Halloween II (2009)
Reviewed by Andrew Kasch
Starring Scout Taylor Compton, Tyler Mane, Malcolm McDowell, Danielle Harris
Directed by Rob Zombie
“Fuck! Fuck! Fuck! Fuck! Fuck! Fuck!”
That’s an average line spoken in Halloween II, sometimes – and I’m not kidding – for minutes at a time. From the overuse of profanity, trailer trash stereotypes, gratuitous use of cameos and angelic images of Sheri Moon, it's as though Rob Zombie listened to every complaint about his remake and amped it up for this badly self-indulgent sequel. Is it out of spite for his critics, or is it because the man just can’t do anything else? Regardless, Halloween II is every bit as pointless a sequel to the first as that film was a pointless remake of the John Carpenter classic.
It’s pretty clear in the first twenty minutes that Zombie has already run out of story ideas and is simply stringing his characters along just for the sake of making a sequel. Things start off okay enough with a near-catatonic Laurie Strode rushed to Haddonfield Hospital in the bloody aftermath of Michael Myers’ rampage. Unfortunately the coroners didn’t think to remove the “dead” Myers’ mask and check for a pulse, and he quickly rises to go after his kid sister. There’s an abridged version of the original Halloween II hospital rampage as Myers stalks Laurie that’s well shot and ratchets up some decent tension. But it’s all for naught because Zombie decides to make the first act an elaborate dream sequence. So much for stakes.
We catch up with Laurie a year later. She’s traumatized, morphed into a grunge chick and Margot Kidder is her therapist (so you know she’s really fucked). She lives in the secluded backwoods with surviving pal Annie (Danielle Harris) and even has slutty replacement friends to fill out the body count portion. But Michael Myers, now dressed head-to-toe in homeless rags and sporting a ZZ Top beard, has spent the past year living in the wild somewhere far away and decides it's time to go after his sister once again. Tis the season…
The maskless Hobo Myers spends about half the film walking through barren fields like we’re watching some Werner Herzog nature documentary. He randomly kills any cameo actor who crosses his path and dons a tattered version of The Shape mask whenever he gets really pissed. In the second half Myers finally shows back up in town and begins systematically knocking off Laurie’s friends all over again. How does he know where she’s hiding? And why does he continue to stealthily bump off everyone around her when he can just go straight for the prize kill? I have no idea.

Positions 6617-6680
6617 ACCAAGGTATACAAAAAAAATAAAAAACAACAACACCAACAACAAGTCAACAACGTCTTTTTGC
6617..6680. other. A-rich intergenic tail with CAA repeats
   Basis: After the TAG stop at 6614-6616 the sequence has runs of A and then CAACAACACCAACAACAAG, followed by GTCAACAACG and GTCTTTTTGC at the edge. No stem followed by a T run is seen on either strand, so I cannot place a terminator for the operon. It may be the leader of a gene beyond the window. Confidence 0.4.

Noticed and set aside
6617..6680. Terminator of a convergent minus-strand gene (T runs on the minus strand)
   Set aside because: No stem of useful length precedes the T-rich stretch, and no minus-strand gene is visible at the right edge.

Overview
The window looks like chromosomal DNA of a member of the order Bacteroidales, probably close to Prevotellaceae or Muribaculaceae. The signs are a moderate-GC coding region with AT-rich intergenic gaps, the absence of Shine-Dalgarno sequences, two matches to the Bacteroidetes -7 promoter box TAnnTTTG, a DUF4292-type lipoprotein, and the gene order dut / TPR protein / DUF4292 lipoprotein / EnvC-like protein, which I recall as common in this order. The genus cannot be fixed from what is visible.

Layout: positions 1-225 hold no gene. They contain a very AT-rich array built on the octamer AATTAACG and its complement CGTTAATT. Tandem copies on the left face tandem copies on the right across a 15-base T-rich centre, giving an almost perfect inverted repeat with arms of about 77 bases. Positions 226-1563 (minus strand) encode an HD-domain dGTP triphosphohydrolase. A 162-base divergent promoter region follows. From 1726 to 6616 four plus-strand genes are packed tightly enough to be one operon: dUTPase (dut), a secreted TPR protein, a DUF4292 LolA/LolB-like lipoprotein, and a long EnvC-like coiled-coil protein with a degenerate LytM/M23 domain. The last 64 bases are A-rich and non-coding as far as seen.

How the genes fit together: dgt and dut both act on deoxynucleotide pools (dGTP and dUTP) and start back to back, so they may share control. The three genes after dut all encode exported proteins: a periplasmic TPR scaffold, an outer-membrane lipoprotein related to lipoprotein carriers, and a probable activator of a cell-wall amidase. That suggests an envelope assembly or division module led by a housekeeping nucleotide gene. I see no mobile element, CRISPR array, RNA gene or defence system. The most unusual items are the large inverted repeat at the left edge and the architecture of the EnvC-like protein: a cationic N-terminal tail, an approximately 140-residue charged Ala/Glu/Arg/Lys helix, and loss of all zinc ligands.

Meanwhile, Dr, Loomis (a returning Malcolm McDowell) has reached celebrity status with his latest tell-all Myers book and has turned into a cartoonish ego-maniac who hurls insults at journalists and throws diva tantrums (“I’m the NEW Loomis!” he screams when he sees an old photo of himself dressed in Donald Pleasence’s signature trenchcoat). The return of Loomis really serves no purpose other than to vocalize Zombie’s anger towards fans and critics, but McDowell is clearly having fun with the character, and his scenery chewing is the only thing that breaks up the boredom of the Laurie/Michael storyline.
It's no surprise the most embarrassing moments belong to Sheri Moon Zombie, who appears alongside a giant white horse (!) in several bad David Lynch-wannabe dream sequences. For reasons unknown both Michael and Laurie are having the same dreams and even witness visions of Young Michael, horrendously played by a new kid actor (Zombie would’ve been better off re-casting an older Daeg Faerch). These rapid-fire music video sequences are so mind-scathingly awful, they border on unintentional hilarity. Everything else in this film is a bloody bore of ancient slasher cliches. Every kill is painfully telegraphed and executed in Zombie’s typical shaky-cam fashion.
The high point of Halloween II is Brad Dourif, who is the only cast member delivering something beyond a two-dimensional performance. He gives a genuinely likable, sympathetic portrayal of Sherriff Brackett, and every time he’s on screen, you can’t help but dream of a better film where a gun-toting Dourif leads a Michael Myers manhunt without the rest of these annoying hick characters.
Of all the films in the Michael Myers franchise, this Halloween II may be the most plodding and thin entry to date. It should also be noted that the classic Halloween theme doesn’t appear once in this film except during the end credits where it is paired with a reprisal of “Love Hurts”. Thanks, Rob.
2 out of 5